Bearing News
used with permission from linkinpark.com

Analytical Arrangements: One More Light

[dropcap style=”flat”]T[/dropcap]hree months ago, to this day, the world lost an incredible musician and man. Chester Bennington, best known as the former lead singer of Linkin Park, died by suicide on July 20 this past year. He left behind a wife, six kids, five men that became his brothers and millions of fans touched by his music.

Bennington’s voice in each Linkin Park song held so much emotion with each word. Any person could feel the raw pain behind the lyrics, and if said person knew and experienced such ache, one less person felt lonely in that moment. The song “One More Light” is an amazing example of this, particularly live. The song, first written because a band member’s friend died of cancer, holds so much more meaning now because of Bennington and other rock legends that died of suicide.

Should’ve stayed, were there signs, I ignored? 

Can I help you, not to hurt, anymore? 

We saw brilliance, when the world, was asleep 

There are things that we can have, but can’t keep

Opening with a soft piano tune, the first line hits like a brick. It’s one of the first questions asked by anyone who has lost someone to suicide — how could I not see their pain? The song continues by the singer wishing that he could have done something, lamenting on the loss.

If they say
Who cares if one more light goes out?
In the sky of a million stars
It flickers, flickers
Who cares when someone’s time runs out?
If a moment is all we are
Or quicker, quicker
Who cares if one more light goes out?
Well I do

The chorus kicks in at this point, bringing in the overarching metaphor of the song. Linkin Park compares humans to lights and stars, and makes a direct hit to people who are apathetic about loss — who cares if one more light goes out in the sky of a million stars? — who cares about a singular death when there are billions of us, when we live only the length of a blink in the galactic timeline?

The quiet yet firm response of “Well, I do” to these questions signify perseverance. It’s looking at a world of hurt, understanding it exists and will continue to exist no matter what, and choosing to try to heal it anyway.

The reminders, pull the floor from your feet
In the kitchen, one more chair than you need, oh
And you’re angry, and you should be, it’s not fair
Just ’cause you can’t see it, doesn’t mean it, isn’t there

The song continues on, describing a scenario experienced by many suicide survivors. It’s not until a person or a thing leaves from our life that we notice them or it everywhere, in odd places like the kitchen mentioned above.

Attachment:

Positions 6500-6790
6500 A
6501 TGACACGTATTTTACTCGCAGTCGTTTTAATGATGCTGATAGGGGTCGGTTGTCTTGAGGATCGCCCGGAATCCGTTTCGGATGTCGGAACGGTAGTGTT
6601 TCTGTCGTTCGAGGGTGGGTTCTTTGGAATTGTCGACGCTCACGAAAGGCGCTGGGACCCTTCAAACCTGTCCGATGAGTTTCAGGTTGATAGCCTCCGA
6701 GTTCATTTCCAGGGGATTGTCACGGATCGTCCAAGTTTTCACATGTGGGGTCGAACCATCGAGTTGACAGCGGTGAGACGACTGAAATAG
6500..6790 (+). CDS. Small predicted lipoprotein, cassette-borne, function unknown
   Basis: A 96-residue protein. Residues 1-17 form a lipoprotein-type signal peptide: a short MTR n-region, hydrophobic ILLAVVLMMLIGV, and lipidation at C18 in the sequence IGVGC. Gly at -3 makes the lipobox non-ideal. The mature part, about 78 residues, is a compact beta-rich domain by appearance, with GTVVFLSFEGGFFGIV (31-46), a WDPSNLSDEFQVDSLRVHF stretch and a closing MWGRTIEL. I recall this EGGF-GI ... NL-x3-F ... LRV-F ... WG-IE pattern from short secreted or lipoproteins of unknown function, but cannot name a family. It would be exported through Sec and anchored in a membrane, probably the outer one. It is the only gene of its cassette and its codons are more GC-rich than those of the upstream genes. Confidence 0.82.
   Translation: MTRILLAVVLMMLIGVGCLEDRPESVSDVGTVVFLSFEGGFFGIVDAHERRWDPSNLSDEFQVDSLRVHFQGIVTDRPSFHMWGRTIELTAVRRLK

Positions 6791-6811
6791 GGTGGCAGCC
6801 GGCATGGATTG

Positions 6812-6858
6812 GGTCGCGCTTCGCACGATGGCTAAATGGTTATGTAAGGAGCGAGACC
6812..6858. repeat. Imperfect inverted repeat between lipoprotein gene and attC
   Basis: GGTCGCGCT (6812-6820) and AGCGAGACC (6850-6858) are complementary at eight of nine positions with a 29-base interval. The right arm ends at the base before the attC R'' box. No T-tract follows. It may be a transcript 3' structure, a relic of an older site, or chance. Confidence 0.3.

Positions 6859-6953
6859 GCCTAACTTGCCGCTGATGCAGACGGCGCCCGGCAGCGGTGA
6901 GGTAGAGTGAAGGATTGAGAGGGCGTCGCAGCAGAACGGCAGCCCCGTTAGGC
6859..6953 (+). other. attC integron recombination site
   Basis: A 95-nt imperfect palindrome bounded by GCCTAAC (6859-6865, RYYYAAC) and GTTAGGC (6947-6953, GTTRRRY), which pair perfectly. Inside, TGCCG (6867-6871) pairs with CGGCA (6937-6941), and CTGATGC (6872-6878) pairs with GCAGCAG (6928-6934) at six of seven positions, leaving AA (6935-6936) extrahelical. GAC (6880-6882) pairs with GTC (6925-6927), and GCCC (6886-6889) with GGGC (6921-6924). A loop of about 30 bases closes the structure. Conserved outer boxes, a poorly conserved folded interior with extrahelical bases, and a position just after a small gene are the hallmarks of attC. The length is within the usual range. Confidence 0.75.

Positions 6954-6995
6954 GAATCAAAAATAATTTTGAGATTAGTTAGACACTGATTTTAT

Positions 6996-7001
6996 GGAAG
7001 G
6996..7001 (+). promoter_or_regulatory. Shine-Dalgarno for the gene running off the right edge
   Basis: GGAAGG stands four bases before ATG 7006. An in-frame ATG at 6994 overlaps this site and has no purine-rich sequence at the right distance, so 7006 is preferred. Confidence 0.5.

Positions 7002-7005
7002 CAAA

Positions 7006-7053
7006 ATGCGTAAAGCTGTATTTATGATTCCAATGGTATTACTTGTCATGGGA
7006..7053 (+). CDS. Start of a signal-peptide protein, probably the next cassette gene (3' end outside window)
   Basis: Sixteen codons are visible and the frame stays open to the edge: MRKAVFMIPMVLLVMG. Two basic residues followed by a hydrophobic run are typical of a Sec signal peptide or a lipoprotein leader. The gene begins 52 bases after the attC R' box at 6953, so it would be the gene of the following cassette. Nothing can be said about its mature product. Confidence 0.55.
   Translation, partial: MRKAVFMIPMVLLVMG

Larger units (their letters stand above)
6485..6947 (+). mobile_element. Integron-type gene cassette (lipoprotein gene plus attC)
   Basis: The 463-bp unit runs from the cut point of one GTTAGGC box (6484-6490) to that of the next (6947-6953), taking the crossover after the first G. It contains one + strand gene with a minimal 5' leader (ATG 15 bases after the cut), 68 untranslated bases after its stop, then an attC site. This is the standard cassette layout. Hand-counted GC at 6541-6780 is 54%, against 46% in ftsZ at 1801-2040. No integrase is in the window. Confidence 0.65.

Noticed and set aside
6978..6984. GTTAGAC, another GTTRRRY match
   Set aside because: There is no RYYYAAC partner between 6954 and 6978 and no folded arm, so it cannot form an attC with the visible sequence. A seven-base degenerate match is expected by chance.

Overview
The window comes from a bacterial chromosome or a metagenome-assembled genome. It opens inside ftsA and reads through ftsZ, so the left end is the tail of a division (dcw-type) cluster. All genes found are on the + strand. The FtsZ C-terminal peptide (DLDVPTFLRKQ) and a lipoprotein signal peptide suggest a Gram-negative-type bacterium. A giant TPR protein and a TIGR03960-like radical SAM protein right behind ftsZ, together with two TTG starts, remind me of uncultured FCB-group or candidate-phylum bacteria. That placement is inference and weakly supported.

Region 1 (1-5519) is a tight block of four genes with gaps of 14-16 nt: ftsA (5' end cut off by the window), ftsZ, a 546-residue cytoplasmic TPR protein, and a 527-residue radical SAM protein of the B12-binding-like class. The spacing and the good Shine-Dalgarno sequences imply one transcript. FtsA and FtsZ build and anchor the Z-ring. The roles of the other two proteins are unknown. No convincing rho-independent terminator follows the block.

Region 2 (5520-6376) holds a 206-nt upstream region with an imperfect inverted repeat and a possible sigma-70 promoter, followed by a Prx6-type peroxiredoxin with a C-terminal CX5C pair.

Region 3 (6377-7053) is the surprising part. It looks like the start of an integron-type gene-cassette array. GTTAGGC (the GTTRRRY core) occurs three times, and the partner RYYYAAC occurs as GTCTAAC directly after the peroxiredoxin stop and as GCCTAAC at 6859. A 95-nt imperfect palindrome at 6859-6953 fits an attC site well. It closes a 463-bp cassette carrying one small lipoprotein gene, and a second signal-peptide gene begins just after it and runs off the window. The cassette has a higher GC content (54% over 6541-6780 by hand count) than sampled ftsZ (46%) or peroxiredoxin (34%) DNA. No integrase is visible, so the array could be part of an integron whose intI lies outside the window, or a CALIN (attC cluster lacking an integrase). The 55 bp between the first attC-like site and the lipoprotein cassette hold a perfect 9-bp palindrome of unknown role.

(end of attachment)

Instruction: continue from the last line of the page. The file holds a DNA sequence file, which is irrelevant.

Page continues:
Whenever this song comes on while I’m listening to Spotify, I always pause at this verse and think of Bennington. How ironic it is that the same words his band wrote apply to his family now? His wife and six children have an extra chair in their kitchen now. How ironic it is that the news of Bennington’s death came so sudden? I had no idea a man that saved my life with his words of hope was struggling to find any for himself.

If they say
Who cares if one more light goes out?
In the sky of a million stars
It flickers, flickers
Who cares when someone’s time runs out?
If a moment is all we are
Or quicker, quicker
Who cares if one more light goes out?
Well I do

The chorus continues on for the rest of the song, the music increasing in volume and intensity as the singer repeats the chorus again and again, each time with more urgency. It’s at this point that the message of the song slightly shifts. The song is still about honoring and missing those lights we’ve lost, but its most important message is finding those lights, those people, before we lose them. For all that Bennington did for his fans, for all the lives that he saved, all of those lives couldn’t save his.

He leaves behind a legacy, however. An unconfident yet steady resolve that not one more light goes out, that we find purposes to keep going and along the way, we help others find their own reason to live.

Some may think: why? Why do we — no, why should we help others? After all, we are but one light in a sky of a million stars. We have our own self to worry about — why care about others?

I have no reason I can put into words about why I care that that not one more light goes out; I just know that I do.

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